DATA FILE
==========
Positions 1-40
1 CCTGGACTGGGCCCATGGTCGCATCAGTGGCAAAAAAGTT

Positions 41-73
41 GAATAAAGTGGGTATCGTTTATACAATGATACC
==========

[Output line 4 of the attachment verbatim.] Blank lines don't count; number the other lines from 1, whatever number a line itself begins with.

41 GAATAAAGTGGGTATCGTTTATACAATGATACC